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State of the Birds Report

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Bird Mortality



Habitat loss is by far the greatest cause of bird population declines. Humans also kill billions of birds in the U.S. annually through more direct actions, such as allowing outdoor cats to prey upon birds. Canadian bird mortality estimates show remarkably similar patterns. Data-driven assessments of how different human-caused sources of bird mortality contribute to population declines are essential for developing strategic conservation objectives and science-based policies.

Reducing or eliminating direct sources of mortality could save millions, if not billions, of birds annually. The best ways to reduce bird mortality include:

Cats: Keeping pet cats indoors and implementing policies to eliminate feral cat colonies.

Collisions: Following bird-friendly window practices, reducing night lighting in and on tall buildings, warning auto drivers in high collision areas, installing flashing rather than steady-burning lights on communication towers, and locating wind turbines away from areas of high bird concentrations (especially areas that pose threats to particular species such as eagles).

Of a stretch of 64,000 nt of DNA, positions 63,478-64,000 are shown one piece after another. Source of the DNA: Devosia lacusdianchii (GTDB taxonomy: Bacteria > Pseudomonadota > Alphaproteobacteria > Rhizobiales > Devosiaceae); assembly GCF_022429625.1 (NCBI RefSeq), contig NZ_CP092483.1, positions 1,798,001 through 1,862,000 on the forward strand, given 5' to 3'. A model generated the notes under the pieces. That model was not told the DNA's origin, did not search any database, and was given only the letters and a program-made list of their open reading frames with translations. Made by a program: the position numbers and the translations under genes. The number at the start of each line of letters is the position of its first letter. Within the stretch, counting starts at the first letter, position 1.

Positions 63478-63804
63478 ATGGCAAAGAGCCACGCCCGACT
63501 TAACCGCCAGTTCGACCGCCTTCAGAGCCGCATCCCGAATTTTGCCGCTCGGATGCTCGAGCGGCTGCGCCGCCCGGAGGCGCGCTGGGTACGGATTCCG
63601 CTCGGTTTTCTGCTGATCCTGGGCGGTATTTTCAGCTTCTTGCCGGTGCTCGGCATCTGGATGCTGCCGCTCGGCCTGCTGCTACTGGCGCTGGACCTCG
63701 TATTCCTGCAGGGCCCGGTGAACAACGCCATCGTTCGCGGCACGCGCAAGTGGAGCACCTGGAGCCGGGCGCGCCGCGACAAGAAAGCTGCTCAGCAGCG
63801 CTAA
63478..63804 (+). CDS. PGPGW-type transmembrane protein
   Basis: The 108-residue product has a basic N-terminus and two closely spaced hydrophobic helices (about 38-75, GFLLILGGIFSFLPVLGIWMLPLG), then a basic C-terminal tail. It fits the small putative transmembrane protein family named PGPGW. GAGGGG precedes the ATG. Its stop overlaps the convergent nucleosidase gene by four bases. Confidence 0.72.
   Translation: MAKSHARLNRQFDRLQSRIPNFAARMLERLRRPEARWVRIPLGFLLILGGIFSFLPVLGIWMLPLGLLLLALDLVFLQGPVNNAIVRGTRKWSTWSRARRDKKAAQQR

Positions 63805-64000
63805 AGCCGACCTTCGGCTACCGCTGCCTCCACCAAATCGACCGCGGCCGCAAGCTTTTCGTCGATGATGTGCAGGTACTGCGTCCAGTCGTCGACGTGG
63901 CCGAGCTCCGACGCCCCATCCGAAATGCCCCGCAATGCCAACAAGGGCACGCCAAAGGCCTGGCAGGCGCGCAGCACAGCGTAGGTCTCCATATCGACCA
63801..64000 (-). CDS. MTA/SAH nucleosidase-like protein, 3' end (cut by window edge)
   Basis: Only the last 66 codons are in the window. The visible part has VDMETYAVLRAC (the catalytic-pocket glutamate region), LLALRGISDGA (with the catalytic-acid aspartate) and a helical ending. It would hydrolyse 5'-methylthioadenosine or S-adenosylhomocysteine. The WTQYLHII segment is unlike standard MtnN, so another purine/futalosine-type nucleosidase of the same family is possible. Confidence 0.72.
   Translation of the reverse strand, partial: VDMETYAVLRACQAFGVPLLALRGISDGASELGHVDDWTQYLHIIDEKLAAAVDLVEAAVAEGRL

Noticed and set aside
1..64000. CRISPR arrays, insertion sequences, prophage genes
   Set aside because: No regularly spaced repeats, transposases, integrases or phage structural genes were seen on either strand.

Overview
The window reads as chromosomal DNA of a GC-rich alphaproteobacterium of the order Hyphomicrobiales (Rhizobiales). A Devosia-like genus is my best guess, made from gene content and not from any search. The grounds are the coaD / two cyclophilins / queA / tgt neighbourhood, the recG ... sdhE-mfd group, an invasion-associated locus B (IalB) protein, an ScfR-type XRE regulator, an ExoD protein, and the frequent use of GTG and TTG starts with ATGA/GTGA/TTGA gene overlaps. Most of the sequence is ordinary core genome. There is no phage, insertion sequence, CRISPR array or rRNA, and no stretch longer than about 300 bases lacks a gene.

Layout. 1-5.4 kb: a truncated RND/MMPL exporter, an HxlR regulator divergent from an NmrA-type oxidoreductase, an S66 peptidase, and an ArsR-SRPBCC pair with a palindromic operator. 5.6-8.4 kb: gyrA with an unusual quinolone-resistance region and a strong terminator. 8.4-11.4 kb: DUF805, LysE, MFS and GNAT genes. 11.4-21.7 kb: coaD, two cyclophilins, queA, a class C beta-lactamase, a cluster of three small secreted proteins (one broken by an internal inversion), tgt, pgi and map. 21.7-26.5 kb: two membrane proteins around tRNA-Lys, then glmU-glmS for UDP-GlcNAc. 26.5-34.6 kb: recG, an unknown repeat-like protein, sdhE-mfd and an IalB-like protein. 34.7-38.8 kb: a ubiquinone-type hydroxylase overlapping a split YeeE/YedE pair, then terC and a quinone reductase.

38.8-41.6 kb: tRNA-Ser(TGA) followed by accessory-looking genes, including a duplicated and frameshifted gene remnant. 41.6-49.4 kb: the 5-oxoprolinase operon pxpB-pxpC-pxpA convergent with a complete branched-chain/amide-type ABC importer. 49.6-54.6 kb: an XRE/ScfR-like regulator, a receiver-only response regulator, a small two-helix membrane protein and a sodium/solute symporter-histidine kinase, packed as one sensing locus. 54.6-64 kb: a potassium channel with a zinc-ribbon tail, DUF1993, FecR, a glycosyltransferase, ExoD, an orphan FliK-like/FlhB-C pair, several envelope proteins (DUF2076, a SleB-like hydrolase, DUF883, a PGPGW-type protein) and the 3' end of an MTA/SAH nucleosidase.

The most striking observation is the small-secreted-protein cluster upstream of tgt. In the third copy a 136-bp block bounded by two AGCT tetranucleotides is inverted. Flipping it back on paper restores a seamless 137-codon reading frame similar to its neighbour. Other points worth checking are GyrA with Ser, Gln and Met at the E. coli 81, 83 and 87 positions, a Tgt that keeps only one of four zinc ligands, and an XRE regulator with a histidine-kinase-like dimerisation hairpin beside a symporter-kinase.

Chemicals: Limiting the broadcast spraying of pesticides and insecticides and introducing integrated pest management practices (which
reduce or eliminate chemical applications) in agricultural areas.

Bar chart based on independent assessments of direct human-caused mortality in the United States and Canada. This data is adapted from Loss SR, Will T, Marra PP. Direct human-caused mortality of birds. Annual Review of Ecology, Evolution, and Systematics In prep



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